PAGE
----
India’s raids on the Guptas: Here’s what we know

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Die Indiese sakelui Ajay en Atul Gupta, en Duduzane Zuma (heel regs). Foto: Gallo Images/ City Press/ Muntu Vilakazi
Die Indiese sakelui Ajay en Atul Gupta, en Duduzane Zuma (heel regs). Foto: Gallo Images/ City Press/ Muntu Vilakazi

City Press’ India correspondent Rajnesh Dixit was present at this morning’s raid, which saw the country’s income tax department raiding property belonging to the Gupta brothers in the family’s hometown of Saharanpur on Tuesday.

The Gupta brothers, friends of former president Jacob Zuma, were notoriously accused of “state capture” in South Africa.

This, according to a Public Protector report, State of Capture, included the appointment of numerous Cabinet members, jobs for favours, influence over state-owned enterprises such as Eskom, and influential relationships between banks and Gupta-owed companies – including deliberately channelling government advertising to the Gupta-owned newspaper, the New Age.

In February, special investigating unit the Hawks raided Gupta property in South Africa.

The raids in India were conducted by officials from Uttarakhand state’s capital, Dehradun, the nearby town of Meerut, as well as the country’s capital, Delhi. They also involved officials from the Indian tax authority’s Central Investigation Agency.

The raids, which started at 8.30am Indian time and were still continuing at 5.30pm Indian time, were conducted simultaneously on all property owned by eldest Gupta brother, Ajay.

These include the offices and houses belonging to the Shiv Dham Trust, the trust that oversees the temple the brothers built in their hometown in honour of their late father Shiv Gupta, as well as the temple itself.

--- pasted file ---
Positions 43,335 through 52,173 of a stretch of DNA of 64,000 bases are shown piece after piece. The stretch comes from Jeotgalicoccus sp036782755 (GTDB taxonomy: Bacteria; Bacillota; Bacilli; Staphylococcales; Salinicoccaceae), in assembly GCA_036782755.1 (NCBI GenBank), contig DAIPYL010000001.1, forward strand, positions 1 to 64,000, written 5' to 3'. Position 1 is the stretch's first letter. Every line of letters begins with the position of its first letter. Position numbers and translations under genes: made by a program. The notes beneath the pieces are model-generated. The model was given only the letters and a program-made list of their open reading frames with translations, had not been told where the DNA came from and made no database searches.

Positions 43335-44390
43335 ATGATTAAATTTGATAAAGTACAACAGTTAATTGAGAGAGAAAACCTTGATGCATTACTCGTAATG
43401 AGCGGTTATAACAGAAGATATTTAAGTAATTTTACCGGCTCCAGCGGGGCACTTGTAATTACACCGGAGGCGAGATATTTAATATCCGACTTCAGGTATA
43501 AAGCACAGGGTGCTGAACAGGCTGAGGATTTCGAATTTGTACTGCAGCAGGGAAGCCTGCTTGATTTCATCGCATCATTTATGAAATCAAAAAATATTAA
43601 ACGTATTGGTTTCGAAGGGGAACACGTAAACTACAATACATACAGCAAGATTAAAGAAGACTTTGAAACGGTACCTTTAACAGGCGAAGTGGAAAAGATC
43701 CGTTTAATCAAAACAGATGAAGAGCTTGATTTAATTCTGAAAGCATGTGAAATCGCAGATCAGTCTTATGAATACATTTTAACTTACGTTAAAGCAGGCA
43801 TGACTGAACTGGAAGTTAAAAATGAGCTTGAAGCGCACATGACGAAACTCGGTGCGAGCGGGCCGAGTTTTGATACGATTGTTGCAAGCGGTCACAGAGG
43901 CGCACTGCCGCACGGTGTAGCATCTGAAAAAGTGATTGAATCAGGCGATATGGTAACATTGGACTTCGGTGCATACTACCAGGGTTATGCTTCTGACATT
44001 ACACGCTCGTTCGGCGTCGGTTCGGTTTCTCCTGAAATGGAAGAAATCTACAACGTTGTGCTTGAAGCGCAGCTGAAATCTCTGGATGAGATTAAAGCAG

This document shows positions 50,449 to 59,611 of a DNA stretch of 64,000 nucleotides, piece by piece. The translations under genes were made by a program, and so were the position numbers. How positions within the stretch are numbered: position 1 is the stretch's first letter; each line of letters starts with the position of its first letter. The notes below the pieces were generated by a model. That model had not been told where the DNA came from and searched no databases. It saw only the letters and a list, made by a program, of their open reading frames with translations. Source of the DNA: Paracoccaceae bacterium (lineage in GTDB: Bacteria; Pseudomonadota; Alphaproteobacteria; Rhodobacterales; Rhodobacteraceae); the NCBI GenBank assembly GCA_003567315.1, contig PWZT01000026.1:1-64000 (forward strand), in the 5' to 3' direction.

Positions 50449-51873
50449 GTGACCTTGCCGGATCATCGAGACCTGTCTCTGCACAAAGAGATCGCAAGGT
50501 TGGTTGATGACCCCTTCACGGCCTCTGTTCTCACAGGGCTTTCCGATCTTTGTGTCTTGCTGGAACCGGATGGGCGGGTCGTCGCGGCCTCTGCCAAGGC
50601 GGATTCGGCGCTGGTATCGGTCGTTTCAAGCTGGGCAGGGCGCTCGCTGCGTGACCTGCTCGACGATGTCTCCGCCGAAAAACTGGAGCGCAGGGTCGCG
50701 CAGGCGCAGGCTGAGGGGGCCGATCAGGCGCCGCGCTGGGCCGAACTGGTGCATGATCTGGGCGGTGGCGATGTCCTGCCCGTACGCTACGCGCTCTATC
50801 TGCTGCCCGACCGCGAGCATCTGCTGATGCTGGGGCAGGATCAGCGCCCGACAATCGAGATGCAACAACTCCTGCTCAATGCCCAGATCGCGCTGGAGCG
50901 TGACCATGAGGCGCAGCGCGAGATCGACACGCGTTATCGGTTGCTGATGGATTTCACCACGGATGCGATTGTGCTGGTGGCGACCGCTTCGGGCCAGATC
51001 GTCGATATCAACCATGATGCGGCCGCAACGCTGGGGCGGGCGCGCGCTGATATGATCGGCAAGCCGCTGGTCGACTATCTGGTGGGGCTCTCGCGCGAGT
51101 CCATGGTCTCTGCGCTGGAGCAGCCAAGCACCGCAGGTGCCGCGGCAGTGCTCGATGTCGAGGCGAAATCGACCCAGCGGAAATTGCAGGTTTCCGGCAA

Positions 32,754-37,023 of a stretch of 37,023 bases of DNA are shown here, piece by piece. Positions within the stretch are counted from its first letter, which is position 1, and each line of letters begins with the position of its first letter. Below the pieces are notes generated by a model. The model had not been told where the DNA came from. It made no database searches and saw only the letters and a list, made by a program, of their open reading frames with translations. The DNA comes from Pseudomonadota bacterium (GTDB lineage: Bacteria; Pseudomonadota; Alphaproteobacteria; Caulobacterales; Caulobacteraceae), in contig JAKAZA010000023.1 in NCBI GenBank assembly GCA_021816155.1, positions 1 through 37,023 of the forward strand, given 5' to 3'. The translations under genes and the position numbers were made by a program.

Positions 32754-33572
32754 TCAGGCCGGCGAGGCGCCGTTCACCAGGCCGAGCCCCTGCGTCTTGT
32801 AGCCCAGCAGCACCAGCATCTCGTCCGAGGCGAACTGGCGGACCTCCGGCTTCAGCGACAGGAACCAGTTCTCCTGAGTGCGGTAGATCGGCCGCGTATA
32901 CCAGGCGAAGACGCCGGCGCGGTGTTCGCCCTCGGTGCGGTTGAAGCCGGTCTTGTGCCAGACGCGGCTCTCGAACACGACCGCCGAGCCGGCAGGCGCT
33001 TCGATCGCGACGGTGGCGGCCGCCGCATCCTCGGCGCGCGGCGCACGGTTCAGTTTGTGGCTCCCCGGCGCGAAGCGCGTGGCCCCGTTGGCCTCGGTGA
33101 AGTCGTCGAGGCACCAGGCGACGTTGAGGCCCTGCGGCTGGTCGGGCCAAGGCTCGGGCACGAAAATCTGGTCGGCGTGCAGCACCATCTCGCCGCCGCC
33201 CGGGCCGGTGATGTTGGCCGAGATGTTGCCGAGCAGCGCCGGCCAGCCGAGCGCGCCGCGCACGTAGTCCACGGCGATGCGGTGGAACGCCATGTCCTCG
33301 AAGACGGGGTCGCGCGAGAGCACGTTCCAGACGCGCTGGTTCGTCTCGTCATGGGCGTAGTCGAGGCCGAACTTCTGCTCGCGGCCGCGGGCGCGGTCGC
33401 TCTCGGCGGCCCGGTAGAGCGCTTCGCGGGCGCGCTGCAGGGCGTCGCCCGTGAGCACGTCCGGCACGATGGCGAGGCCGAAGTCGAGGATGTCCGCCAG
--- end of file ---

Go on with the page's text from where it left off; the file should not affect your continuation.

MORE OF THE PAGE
Another parental property located in Rani Bazar in the city’s Thana Mandi area was also raided as part of an investigation into the Gupta brothers’ income and expenditure.

The authorities were careful to keep journalists away from the properties during the raids.

All houses belonging to the Guptas in Saharanpur are currently closed. No close families of theirs remain in the city and at the temple’s compound.

According to the Indian Express, the Shivadham temple is “beyond dreams” and is estimated to cost between 200 and 250 crore (about R450 million), and it includes a helipad and a flyover bridge from the main road.

The temple, currently under construction, saw popular yoga guru Swami Ramdev attend the foundation laying ceremony in 2014. Ramdev’s popularity has seen him give live talks of inspiration and guidance which have been broadcast to millions of viewers across the globe.

The Gupta brothers previously appeared in a video along with Ramdev, where the brothers were adorned with garlands and given flowers, where they sat side by side with the guru, while thousands of devotees watched.

Reports suggested that neither of the three brothers, Ajay, Atul and Rajesh were currently in India.

The raids were expected to continue.

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